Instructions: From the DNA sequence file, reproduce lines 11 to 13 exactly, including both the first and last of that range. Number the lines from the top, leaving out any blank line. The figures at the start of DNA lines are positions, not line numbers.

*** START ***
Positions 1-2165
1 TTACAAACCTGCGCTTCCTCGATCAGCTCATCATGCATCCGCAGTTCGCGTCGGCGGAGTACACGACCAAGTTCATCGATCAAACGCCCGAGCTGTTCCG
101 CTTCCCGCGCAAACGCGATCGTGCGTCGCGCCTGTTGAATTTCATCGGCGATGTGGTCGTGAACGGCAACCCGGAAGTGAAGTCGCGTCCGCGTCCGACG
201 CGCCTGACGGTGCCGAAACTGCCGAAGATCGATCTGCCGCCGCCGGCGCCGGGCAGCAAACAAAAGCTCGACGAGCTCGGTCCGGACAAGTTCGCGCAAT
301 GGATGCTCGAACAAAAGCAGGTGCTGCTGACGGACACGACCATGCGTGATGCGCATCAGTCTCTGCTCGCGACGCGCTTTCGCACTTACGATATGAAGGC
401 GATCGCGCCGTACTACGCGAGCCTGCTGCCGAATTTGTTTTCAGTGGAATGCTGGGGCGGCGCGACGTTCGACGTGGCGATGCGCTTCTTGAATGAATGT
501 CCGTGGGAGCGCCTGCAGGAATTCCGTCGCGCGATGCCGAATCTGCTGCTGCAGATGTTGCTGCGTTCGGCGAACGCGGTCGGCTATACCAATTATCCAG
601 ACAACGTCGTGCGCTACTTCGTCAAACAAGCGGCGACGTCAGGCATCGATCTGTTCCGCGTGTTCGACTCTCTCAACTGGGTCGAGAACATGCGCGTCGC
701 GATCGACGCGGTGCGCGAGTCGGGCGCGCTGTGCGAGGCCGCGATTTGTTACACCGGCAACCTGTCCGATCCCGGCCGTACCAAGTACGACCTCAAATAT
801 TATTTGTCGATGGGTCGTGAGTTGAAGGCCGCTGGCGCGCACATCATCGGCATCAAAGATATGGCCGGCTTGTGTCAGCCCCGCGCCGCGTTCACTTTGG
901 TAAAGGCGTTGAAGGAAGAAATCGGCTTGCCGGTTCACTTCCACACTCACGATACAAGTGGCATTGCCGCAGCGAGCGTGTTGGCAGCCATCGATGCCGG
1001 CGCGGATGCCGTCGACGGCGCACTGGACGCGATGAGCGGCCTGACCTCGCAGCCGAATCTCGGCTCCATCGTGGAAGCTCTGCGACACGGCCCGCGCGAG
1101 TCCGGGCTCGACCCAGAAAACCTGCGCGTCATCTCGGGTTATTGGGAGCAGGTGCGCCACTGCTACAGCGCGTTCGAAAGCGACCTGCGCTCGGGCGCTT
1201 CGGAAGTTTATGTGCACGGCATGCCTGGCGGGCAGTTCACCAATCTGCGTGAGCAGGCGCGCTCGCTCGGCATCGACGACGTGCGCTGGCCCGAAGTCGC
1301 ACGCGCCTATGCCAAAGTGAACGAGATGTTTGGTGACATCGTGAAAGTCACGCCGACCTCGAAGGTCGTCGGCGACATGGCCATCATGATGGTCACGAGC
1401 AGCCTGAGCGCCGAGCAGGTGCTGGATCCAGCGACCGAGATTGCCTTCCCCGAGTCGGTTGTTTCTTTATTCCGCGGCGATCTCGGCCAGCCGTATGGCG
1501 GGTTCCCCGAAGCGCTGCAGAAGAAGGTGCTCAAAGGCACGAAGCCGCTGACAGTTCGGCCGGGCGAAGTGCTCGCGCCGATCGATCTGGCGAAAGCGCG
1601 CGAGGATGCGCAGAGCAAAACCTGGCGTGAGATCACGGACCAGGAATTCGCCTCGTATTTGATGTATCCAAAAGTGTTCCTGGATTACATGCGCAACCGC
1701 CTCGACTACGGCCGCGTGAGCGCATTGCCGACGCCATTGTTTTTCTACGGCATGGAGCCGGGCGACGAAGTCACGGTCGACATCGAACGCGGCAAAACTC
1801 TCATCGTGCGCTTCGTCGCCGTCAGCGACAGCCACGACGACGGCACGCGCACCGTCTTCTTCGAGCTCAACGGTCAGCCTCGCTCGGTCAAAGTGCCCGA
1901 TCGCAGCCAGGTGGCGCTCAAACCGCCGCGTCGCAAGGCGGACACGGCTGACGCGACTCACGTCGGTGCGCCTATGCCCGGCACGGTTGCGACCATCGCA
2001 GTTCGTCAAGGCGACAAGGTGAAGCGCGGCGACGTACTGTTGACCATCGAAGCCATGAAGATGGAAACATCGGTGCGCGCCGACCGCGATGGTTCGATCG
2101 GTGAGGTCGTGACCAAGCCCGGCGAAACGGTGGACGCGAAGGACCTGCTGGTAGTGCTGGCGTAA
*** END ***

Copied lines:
901 TAAAGGCGTTGAAGGAAGAAATCGGCTTGCCGGTTCACTTCCACACTCACGATACAAGTGGCATTGCCGCAGCGAGCGTGTTGGCAGCCATCGATGCCGG
1001 CGCGGATGCCGTCGACGGCGCACTGGACGCGATGAGCGGCCTGACCTCGCAGCCGAATCTCGGCTCCATCGTGGAAGCTCTGCGACACGGCCCGCGCGAG
1101 TCCGGGCTCGACCCAGAAAACCTGCGCGTCATCTCGGGTTATTGGGAGCAGGTGCGCCACTGCTACAGCGCGTTCGAAAGCGACCTGCGCTCGGGCGCTT